Wake On LAN In Surface Book (How To Guide)
Wake on LAN in Windows is an interesting function that has been perpetuated with every new Windows generation. We’ve had it on XP, on Windows 7, on Windows 8, and, obviously, on Surface Book. Without a doubt, it is a useful feature and if you haven’t heard of it or haven’t gotten the chance to use it so far, you really need to go through this article to learn about Surface Book Wake on LAN setting.
From the benefits of using Wake up on LAN and how it actually works to enabling, configuration, and troubleshooting details, we covered it all for you. By the end of this complete guide on how to wake on LAN in Surface Book, there should be no mystery left for you.
The name says it all: your computer can miraculously “wake up” on LAN when receiving a “magic packet” via a LAN connection. That packet will come from another device on the same network as your computer. And it will contain the MAC address of your PC, hence the prompt response. Needless to say, you will have to have an Ethernet connection in place, plus a peer-to-peer network between your PC and at least another unit. Essentially, you shouldn’t shut down your PC!
Is the network in place and your computer is either in the Hibernation or Sleep mode? Now you should be able to use the Surface Book Wake on LAN function and all the benefits that derive from it:
- First of all, you will gain special, on-demand access to the files that matter to you or to the resources of your network;
- Second, you will no longer need to keep a PC turned on all the time – as mentioned, suffices to keep it on Sleep or Hibernation;
- Third, you should notice a decrease in energy consumption – since the PC will no longer run all the time at full capacity – and your utility bills will cost less;
- Last but not least, you will enjoy some extra accessibility, reaching and managing your computer remotely, from another room or even from another floor of the building.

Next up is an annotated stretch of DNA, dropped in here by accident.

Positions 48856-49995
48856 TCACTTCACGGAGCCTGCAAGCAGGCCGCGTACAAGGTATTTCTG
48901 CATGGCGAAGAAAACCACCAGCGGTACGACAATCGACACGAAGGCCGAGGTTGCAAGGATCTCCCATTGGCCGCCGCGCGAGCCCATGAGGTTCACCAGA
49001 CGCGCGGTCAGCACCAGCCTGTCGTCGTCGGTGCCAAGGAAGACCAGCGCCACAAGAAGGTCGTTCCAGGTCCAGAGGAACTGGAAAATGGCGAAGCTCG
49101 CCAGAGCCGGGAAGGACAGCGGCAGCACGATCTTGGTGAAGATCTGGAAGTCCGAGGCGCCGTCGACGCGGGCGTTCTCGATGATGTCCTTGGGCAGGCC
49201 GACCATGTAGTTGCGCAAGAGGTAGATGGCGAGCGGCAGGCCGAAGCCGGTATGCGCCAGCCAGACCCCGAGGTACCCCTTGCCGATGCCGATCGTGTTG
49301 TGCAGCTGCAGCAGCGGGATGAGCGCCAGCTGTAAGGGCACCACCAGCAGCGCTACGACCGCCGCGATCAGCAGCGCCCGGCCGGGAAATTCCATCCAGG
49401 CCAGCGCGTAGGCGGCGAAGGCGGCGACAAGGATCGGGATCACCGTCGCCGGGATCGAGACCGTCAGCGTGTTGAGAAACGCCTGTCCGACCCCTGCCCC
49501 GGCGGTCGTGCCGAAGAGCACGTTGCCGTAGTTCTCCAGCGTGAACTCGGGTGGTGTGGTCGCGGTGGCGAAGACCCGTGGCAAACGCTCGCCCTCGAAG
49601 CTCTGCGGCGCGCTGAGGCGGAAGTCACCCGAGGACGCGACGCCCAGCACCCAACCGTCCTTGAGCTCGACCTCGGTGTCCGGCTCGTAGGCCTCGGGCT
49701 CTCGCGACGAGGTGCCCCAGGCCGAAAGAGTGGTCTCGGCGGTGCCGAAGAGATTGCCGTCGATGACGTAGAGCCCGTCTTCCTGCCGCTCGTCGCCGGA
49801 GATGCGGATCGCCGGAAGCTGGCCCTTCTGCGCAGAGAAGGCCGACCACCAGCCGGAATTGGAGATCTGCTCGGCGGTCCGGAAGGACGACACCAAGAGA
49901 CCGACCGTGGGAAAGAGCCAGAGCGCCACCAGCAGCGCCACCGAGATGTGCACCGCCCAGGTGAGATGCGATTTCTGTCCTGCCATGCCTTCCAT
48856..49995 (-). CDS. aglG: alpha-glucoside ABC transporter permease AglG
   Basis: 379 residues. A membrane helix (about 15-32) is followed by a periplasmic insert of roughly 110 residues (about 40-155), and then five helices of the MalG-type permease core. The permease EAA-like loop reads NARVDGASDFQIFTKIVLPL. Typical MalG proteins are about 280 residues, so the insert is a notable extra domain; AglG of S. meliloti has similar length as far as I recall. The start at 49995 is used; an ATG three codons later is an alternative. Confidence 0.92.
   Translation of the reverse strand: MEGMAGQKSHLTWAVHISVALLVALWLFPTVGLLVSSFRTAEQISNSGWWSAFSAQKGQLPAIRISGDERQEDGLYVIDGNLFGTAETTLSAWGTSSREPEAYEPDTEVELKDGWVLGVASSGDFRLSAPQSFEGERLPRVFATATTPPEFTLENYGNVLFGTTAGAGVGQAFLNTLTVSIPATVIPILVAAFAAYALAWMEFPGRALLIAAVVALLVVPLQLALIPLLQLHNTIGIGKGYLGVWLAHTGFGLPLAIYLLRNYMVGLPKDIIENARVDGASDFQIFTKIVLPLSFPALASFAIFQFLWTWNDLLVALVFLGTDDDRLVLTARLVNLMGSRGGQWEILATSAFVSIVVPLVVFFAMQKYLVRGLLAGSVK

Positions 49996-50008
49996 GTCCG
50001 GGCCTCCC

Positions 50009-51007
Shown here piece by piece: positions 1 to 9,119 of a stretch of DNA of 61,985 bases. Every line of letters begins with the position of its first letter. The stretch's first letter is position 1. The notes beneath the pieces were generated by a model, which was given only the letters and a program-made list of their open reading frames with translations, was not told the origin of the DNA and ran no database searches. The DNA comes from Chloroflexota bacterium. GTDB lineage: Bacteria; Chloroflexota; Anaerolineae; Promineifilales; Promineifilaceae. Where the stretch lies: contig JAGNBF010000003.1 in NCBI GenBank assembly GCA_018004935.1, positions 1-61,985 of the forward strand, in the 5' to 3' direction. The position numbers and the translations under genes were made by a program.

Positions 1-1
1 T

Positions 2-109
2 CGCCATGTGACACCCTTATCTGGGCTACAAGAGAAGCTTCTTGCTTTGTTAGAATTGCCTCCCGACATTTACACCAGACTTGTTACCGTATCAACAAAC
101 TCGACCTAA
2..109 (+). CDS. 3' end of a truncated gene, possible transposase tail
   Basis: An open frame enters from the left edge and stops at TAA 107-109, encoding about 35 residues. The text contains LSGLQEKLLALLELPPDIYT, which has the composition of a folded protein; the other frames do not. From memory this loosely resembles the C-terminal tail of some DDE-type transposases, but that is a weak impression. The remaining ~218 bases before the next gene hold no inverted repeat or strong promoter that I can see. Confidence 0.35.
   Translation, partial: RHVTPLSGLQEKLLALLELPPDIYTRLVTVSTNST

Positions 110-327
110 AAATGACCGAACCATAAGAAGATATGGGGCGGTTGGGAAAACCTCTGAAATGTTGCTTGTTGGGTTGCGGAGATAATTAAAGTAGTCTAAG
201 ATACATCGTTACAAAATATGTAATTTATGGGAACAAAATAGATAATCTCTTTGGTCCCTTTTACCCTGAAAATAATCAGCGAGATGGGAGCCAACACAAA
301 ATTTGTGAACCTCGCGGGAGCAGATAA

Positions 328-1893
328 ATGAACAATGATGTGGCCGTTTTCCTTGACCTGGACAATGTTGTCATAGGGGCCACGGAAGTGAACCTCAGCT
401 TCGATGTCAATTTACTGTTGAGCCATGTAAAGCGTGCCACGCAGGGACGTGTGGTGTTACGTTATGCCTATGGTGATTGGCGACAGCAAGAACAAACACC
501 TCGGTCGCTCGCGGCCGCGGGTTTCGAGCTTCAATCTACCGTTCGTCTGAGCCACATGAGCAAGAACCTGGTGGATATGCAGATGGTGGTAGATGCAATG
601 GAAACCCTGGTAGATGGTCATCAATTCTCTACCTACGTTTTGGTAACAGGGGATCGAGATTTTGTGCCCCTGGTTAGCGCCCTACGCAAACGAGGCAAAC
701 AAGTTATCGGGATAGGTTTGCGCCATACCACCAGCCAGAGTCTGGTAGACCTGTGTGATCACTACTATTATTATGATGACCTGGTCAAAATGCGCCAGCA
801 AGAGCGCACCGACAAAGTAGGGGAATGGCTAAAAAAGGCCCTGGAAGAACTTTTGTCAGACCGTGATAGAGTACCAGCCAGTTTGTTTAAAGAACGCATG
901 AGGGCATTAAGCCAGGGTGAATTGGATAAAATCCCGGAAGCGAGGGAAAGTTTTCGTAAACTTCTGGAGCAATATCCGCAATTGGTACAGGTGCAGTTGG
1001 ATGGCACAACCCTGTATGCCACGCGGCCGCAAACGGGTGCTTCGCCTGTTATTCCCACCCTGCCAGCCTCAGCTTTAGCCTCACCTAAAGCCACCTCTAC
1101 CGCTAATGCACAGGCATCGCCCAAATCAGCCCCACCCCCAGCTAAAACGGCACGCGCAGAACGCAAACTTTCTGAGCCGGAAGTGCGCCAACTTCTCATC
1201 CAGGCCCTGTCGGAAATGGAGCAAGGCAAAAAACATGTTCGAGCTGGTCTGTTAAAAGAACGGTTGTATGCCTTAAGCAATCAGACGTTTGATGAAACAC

Now that we raised your interest in it, let’s move on to the practical details of activating this function.
How to enable Wake-on-LAN in Surface Book
The steps are simple and intuitive, but we’re going to present them as detailed as possible. In a nutshell, you should:
- Access the Device Manager center;
- Adjust the settings from the Power Management tab;
- Enable the Wake on Magic Packet function.
To do all that, you will have to:
- Go to the quick access menu by simultaneously pressing the Windows key and the R key from your keyboard;
- In the newly opened menu, identify and select the Device Manager;
- In the newly opened Device Manager window, click on the Network adapters menu from the tree;
- Underneath it, identify your Ethernet adapter and press a right-click on it;
- In the newly opened context menu, select Properties;
- In the newly opened window of your Ethernet adapter, click on the tab labeled as Power Management – it should be at the end of the main menu;
- Once in there, make sure you uncheck all the three boxes listed;
- After that, move on to the tab labeled as Advanced;
- In the Property box available in there, scroll down until you identify and select Wake on Magic Packet;
- In the Value list box from the right, make sure that this property is enabled.
Now, you have officially activated this function on your computer. Of course, it’s not ready to run yet. You’ll have to configure it first.
How to configure the Wake-on-LAN function